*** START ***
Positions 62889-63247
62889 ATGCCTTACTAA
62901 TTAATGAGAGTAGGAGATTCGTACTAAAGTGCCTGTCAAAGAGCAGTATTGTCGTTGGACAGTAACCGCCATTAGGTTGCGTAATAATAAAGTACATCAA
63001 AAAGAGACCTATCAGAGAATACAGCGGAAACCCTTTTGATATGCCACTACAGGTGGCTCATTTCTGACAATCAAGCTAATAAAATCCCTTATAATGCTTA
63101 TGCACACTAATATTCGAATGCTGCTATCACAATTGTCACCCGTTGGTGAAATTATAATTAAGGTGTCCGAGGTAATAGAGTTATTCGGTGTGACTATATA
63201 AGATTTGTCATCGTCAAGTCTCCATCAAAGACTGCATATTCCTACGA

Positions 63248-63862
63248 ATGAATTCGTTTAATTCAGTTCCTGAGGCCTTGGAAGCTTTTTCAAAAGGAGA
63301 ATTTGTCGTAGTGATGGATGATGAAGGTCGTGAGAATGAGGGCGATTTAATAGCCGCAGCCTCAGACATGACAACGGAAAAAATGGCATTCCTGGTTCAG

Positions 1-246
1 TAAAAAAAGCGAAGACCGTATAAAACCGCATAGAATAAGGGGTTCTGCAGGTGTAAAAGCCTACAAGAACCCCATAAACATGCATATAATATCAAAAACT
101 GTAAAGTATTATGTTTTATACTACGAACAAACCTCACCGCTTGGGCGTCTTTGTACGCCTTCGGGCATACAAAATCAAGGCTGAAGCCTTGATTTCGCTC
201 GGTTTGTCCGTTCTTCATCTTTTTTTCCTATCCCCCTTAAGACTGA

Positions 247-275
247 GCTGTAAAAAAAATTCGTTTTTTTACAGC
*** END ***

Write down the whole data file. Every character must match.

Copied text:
Positions 62889-63247
62889 ATGCCTTACTAA
62901 TTAATGAGAGTAGGAGATTCGTACTAAAGTGCCTGTCAAAGAGCAGTATTGTCGTTGGACAGTAACCGCCATTAGGTTGCGTAATAATAAAGTACATCAA
63001 AAAGAGACCTATCAGAGAATACAGCGGAAACCCTTTTGATATGCCACTACAGGTGGCTCATTTCTGACAATCAAGCTAATAAAATCCCTTATAATGCTTA
63101 TGCACACTAATATTCGAATGCTGCTATCACAATTGTCACCCGTTGGTGAAATTATAATTAAGGTGTCCGAGGTAATAGAGTTATTCGGTGTGACTATATA
63201 AGATTTGTCATCGTCAAGTCTCCATCAAAGACTGCATATTCCTACGA

Positions 63248-63862
63248 ATGAATTCGTTTAATTCAGTTCCTGAGGCCTTGGAAGCTTTTTCAAAAGGAGA
63301 ATTTGTCGTAGTGATGGATGATGAAGGTCGTGAGAATGAGGGCGATTTAATAGCCGCAGCCTCAGACATGACAACGGAAAAAATGGCATTCCTGGTTCAG

Positions 1-246
1 TAAAAAAAGCGAAGACCGTATAAAACCGCATAGAATAAGGGGTTCTGCAGGTGTAAAAGCCTACAAGAACCCCATAAACATGCATATAATATCAAAAACT
101 GTAAAGTATTATGTTTTATACTACGAACAAACCTCACCGCTTGGGCGTCTTTGTACGCCTTCGGGCATACAAAATCAAGGCTGAAGCCTTGATTTCGCTC
201 GGTTTGTCCGTTCTTCATCTTTTTTTCCTATCCCCCTTAAGACTGA

Positions 247-275
247 GCTGTAAAAAAAATTCGTTTTTTTACAGC